Much of DC beyond the original L'Enfant city and Georgetown consists of "streetcar suburbs," namely late-19th and early-20th Century communities that grew up around streetcar lines. While electric streetcars didn't extend to Maryland until the 1890s, Washington's first steam railroad line, to Baltimore, opened in 1837 and commuters from Maryland rode trains into the city as early as the Civil War.
In this series, I'm going to look at the history of the passenger rail lines leading into Washington from Maryland and the suburban communities that grew up around them, starting with the Washington Branch Railway and the Camden Line.
The origin of the Washington Branch Railway
The first railroad to serve Washington was the Baltimore & Ohio Railroad's Washington Branch Railway, which connected the city to Baltimore along what is now MARC's Camden Line. It roughly followed the route of the Washington and Baltimore Turnpike, now Baltimore Avenue.
When it opened in 1837, the portion of Prince George's County traversed by the Washington Branch Railway was primarily farmland, although Laurel, where the railroad crossed the Patuxent, was already a small cotton mill town, and Bladensburg, about a mile south of the line along the turnpike, was a dying port town. The last major ship to dock in Bladensburg was two years earlier in 1835, as the Anacostia had silted up too much to allow significant shipping.
Along with the Laurel and Bladensburg (now Hyattsville) stations, there were stations built at Paint Branch (now the College Park MARC and Metro station), the cluster of turnpike inns that became Beltsville (where Powder Mill Road crosses Baltimore Avenue), and an iron furnace called Muirkirk (now the Muirkirk MARC station).
To determine the amount of service these stations received, I consulted old editions of the Official Guide of the Railways, a long-running handbook of all the country's railroad and steamboat schedules that was published for much of the 19th and 20th centuries. Based on these guides, it appears that only two trains a day ran in each direction along the Washington Branch in 1837. By the eve of the Civil War in 1859, this number had increased only to four.
Although the 1861 Martenet's Map of Prince George's County does show that a small settlement had developed around the Bladensburg station at what is now the juncture of Baltimore Avenue and Rhode Island Avenue in Hyattsville, the settlement is tiny compared to the large town at Bladensburg. Railroad suburbs don't seem to have developed at this point, which isn't really surprising, since most of the District of Columbia still consisted of forest and open farmland. There was plenty of room for rich Washingtonians to live in the outer part of the District.
The region's first railroad suburbs
The first evidence of railroad commuting along the Washington Branch (now simply listed as part of the B&O) appears in the 1874 Official Guide of the Railways. Laurel and Beltsville are served by eight trains a day, and Hyattsville (no longer called Bladensburg) by nine, while only six locals serve all stops, and some long-distance trains run express from Baltimore to Washington. At this point, schedules that seem timed for commuters heading into Washington in the morning and leaving in the evening appear.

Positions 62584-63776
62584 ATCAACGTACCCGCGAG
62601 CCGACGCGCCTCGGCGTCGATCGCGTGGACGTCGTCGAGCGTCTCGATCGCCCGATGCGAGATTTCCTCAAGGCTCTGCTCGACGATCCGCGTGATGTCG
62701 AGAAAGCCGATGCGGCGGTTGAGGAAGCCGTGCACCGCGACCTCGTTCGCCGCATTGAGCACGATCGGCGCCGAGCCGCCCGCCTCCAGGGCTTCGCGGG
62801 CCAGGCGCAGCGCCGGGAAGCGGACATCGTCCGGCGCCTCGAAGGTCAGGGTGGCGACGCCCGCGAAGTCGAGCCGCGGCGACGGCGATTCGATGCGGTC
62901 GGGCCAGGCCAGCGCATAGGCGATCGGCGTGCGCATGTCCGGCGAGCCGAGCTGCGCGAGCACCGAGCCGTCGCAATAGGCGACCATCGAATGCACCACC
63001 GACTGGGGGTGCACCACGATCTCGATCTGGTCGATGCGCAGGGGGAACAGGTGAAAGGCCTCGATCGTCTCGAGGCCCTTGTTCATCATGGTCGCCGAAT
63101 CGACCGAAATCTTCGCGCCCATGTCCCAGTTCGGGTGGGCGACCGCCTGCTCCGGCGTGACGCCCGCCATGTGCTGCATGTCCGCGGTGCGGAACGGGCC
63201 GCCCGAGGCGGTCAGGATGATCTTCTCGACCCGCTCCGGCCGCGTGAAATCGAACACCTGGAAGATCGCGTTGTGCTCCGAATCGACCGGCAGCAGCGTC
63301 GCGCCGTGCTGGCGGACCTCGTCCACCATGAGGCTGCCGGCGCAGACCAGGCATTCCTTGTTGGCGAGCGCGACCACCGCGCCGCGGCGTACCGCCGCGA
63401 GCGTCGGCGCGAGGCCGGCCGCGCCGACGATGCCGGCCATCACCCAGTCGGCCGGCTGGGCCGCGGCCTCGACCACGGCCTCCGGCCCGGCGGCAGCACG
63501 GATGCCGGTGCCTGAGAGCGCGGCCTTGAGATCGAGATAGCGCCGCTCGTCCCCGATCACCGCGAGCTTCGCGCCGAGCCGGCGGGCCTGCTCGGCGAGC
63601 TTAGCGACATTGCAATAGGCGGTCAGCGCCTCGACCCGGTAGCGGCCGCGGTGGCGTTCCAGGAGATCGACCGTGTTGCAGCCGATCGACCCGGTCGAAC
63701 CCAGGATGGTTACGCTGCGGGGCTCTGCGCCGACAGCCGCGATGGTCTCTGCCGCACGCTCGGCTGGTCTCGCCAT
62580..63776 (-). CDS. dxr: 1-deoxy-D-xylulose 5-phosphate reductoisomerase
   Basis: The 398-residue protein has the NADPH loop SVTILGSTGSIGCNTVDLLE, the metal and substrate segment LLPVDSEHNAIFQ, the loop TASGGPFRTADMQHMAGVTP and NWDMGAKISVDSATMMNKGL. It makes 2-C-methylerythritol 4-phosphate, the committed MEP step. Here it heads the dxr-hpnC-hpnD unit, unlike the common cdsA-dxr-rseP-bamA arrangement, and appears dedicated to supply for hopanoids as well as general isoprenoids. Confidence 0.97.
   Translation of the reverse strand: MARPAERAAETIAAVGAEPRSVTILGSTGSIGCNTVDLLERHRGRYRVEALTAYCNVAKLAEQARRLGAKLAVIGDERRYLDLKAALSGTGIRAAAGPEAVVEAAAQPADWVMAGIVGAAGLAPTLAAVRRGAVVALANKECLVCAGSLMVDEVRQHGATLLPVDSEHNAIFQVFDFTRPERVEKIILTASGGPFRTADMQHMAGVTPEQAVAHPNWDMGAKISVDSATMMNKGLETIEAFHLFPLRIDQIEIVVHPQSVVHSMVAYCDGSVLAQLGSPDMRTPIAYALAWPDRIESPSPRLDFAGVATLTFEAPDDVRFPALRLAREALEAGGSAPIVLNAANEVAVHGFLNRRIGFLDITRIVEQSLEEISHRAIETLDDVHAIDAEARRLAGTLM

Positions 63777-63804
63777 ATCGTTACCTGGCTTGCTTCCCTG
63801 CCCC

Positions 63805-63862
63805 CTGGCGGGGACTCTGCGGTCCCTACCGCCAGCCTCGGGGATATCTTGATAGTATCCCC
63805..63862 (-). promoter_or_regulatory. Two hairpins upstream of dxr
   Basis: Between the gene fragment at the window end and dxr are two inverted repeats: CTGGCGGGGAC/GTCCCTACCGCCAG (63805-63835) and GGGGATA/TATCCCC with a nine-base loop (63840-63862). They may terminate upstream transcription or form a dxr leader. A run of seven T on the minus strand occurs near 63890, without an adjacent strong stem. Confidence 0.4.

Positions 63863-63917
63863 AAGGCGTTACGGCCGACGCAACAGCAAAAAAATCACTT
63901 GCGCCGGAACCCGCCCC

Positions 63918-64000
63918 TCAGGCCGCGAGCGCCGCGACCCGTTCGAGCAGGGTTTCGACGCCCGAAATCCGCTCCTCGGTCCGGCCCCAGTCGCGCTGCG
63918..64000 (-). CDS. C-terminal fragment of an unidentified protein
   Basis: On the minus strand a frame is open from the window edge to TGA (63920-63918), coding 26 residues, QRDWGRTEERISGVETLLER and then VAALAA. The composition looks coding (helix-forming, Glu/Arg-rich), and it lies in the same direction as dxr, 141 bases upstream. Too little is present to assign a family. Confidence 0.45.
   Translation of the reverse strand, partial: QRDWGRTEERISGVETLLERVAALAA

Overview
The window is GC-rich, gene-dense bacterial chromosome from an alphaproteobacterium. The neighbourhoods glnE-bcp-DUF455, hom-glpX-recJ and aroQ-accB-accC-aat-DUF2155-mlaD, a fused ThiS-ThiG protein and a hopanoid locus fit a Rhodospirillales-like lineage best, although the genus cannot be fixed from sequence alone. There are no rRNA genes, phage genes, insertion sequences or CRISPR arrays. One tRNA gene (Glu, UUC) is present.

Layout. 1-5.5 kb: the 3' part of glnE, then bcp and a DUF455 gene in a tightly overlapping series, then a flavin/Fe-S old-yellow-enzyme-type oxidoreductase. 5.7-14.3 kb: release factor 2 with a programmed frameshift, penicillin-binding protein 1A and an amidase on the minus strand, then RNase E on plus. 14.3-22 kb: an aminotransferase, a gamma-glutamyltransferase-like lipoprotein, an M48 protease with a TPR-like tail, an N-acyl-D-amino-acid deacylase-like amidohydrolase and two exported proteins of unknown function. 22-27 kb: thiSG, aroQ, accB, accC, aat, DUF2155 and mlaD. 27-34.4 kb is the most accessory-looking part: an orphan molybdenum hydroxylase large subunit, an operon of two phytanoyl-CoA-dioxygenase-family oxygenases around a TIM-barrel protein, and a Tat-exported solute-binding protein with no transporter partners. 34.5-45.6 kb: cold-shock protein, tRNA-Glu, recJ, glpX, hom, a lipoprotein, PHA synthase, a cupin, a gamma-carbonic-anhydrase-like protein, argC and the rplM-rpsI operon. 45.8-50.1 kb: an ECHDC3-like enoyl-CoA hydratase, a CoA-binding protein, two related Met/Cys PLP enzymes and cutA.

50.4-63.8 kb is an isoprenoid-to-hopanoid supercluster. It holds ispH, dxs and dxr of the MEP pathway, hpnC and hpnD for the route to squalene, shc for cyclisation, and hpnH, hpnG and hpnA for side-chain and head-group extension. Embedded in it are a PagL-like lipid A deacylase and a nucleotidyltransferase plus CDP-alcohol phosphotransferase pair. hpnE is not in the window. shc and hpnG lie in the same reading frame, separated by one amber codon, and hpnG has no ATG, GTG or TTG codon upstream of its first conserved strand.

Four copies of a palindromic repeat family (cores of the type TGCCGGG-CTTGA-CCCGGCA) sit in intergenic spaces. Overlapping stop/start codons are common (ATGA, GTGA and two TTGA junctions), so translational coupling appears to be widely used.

The 1879 Hopkins Atlas of the Washington area shows even more evidence of rail commuting into Washington, with small bits of street grid appearing near the stations in Ivy City and Montello in the District, and a town of Hyattsville, centered on the old Bladensburg rail station that competes with Bladensburg in size.
The Official Guide from 1880 shows an increase to 10 daily trains in each direction stopping in Hyattsville, eight in Beltsville and College Park, and 12 in Laurel, making it clear that these areas were increasingly tied into the Washington area. However, the cost of tickets would have made daily commuting unaffordable to the working class, who depended on walking or horsecars to get to work from their homes within the District.
Commuter service on the Washington Branch seems to have peaked between 1890 and 1900, with 12-14 daily trains in each direction. Service dropped off some in the early 20th Century, probably due to competition from the Washington, Berwyn, & Laurel streetcar, which ran just west of the Washington Branch and reached what is now Greenbelt Road by 1907 and Laurel a few years later, and from the Washington, Spa Spring, & Gretta streetcar, which ran to Bladensburg and Berwyn Heights just east of the railroad.
Still, the B&O was running eight commuter trains per direction per day in 1930, though it had dropped to two locals a day in each direction in 1948, plus several additional trains stopping only in Riverdale and most long-distance trains still stopping in Laurel. Even in 1968, when streetcar service had ended, three daily trains in each direction were serving Riverdale, and one in each direction were serving Hyattsville, College Park, and Berwyn.
After Amtrak's May 1, 1971 takeover of most American intercity passenger service, the B&O (now a part of the Chessie System) continued to provide commuter service on the Camden line without subsidies. However, in 1974, the state government started funding 50% of the cost of the service and, in 1975, the state and the B&O reached an agreement under which the state would supply the locomotives and cars and pay the full cost of providing service.
In 1984, Maryland combined the Camden Line and the other two commuter rail lines it was subsidizing — the Penn and Brunswick Lines — under the MARC brand. Today, MARC runs commuter service in both directions and a small number of mid-day trains between Union Station and Camden Station on weekdays.
Stay tuned for the next installment in this series: The B&O Metropolitan Branch and Brunswick Line.